New Clause 43 - Independent Child Trafficking Guardians

Part of Nationality and Borders Bill – in a Public Bill Committee am 3:15 pm ar 4 Tachwedd 2021.

Danfonwch hysbysiad imi am ddadleuon fel hyn

Photo of Tom Pursglove Tom Pursglove Parliamentary Under Secretary of State (Ministry of Justice and Home Office) 3:15, 4 Tachwedd 2021

I thank hon. Members for tabling their new clauses. They have raised important issues about the support available for child victims who have faced the most heinous crimes. Independent child trafficking guardians are an independent source of advice and support for potentially trafficked children, irrespective of nationality, and somebody who can advocate on a child’s behalf. Provision for the independent child trafficking guardian already exists in section 48 of the Modern Slavery Act 2015, as does the requirement to make regulations.

The Government have developed detailed policy for the provision of this service, which is set out in the interim independent child trafficking guardians guidance, published under section 49 of the Modern Slavery Act 2015. This guidance is kept under review through consultation with stakeholders. The correct place for the detail regarding the function of the service is in guidance, rather than, as new clause 43 suggests, the legislation itself. That enables the Government to respond flexibly to best practice and victims’ needs. The guidance is clear that acting in the child’s best interests must always be a primary consideration for the service.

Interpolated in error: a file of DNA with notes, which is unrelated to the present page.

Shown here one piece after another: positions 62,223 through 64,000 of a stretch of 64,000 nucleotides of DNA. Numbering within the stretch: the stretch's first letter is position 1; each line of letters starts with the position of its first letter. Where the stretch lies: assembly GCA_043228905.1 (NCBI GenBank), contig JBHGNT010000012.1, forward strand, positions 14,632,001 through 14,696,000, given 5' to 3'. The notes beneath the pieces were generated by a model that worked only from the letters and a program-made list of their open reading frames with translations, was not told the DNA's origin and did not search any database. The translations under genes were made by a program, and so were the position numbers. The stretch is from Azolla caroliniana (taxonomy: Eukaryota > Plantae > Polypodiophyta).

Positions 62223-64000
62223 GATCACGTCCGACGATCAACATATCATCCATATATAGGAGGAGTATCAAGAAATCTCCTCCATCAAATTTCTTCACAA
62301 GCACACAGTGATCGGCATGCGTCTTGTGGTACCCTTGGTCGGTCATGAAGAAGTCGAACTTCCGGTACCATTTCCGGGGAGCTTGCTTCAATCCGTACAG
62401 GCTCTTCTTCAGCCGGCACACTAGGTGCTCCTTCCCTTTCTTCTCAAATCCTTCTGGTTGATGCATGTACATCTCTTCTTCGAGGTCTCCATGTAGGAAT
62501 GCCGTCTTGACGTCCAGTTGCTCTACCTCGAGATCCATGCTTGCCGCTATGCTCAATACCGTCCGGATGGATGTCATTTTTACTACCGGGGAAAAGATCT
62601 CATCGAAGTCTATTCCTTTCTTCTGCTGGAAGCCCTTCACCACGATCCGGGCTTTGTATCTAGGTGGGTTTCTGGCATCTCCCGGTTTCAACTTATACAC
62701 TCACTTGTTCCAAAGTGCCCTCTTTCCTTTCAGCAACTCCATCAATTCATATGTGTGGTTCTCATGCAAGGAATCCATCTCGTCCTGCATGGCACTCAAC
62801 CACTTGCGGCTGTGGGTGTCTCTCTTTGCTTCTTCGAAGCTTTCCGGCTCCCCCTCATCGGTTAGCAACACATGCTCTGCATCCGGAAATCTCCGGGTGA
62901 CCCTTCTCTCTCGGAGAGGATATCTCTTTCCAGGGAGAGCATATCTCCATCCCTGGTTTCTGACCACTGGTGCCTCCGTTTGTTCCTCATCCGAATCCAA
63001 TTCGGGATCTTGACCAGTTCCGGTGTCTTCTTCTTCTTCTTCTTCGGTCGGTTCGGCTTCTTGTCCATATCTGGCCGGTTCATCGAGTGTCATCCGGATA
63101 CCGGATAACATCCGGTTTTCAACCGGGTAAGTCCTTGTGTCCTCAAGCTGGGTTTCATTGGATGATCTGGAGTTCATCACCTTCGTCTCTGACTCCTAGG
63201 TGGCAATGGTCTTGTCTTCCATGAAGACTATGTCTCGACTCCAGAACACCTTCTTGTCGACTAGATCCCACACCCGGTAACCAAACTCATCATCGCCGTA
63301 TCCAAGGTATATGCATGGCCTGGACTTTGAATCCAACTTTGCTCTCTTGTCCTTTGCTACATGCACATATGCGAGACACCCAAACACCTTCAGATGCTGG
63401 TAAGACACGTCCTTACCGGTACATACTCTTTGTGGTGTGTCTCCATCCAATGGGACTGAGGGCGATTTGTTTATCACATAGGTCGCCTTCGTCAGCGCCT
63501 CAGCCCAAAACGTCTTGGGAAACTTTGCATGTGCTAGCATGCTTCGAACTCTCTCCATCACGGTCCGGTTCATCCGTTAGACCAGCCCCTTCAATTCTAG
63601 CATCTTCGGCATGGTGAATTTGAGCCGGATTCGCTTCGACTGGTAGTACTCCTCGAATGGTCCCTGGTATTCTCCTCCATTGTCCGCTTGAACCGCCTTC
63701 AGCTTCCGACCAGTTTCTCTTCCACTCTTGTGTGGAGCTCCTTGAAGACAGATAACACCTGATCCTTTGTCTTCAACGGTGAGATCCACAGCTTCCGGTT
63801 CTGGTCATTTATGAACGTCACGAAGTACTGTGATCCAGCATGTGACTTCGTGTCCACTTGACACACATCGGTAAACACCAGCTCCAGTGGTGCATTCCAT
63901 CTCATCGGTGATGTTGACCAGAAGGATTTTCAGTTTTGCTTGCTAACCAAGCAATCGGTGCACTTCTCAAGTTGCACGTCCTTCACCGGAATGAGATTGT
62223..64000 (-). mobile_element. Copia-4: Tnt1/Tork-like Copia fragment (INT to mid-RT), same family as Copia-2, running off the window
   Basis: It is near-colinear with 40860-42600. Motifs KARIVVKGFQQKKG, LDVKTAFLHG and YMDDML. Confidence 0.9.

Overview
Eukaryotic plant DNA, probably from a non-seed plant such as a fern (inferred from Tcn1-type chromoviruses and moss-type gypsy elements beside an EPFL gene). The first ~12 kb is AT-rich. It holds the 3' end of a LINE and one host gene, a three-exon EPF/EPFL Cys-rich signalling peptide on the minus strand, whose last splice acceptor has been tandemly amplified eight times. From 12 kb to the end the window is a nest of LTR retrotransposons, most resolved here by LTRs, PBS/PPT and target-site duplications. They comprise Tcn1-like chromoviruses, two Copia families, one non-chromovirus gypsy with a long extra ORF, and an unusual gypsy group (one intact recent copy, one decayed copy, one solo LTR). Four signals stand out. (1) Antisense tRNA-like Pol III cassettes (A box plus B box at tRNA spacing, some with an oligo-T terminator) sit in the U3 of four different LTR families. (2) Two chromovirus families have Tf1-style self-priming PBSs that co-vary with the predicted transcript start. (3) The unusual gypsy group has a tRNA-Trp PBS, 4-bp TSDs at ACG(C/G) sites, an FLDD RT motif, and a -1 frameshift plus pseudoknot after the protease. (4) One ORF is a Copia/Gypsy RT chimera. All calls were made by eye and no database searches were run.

New clause 43 would also ensure that an independent child trafficking guardian can continue to provide support to a child until the age of 25, to the extent that their welfare and best interests require such an appointment. Following a recommendation from the independent review of the Modern Slavery Act, the Government are currently trialling the provision of support, when appropriate, to individuals beyond the age of 18 in London, West Yorkshire and Warwickshire. An independent evaluation will look at the added value of implementing that change and consider appropriate next steps. The new clause would expand the scope of the independent child trafficking guardian service to all separated children when there are already existing provisions for separated children to receive support and assistance through other means.

I assure the Committee that the Government take their responsibility for the welfare of unaccompanied children extremely seriously. We have comprehensive statutory and policy safeguards in place for caring for and safeguarding unaccompanied asylum-seeking children in the UK, including those who are victims of trafficking. When an unaccompanied asylum-seeking child becomes looked after by a local authority, they are entitled to the same level of support and care from their local authority as all looked-after children. Under these arrangements, a looked-after child must be provided with access to education, healthcare, legal support and accommodation. They will be allocated a social worker who will assess their individual needs and draw up a care plan that sets out how the local authority intends to respond to the full range of those needs. Our record demonstrates the Government’s determination to ensure that unaccompanied children and child victims of modern slavery are appropriately safeguarded and have the support they need.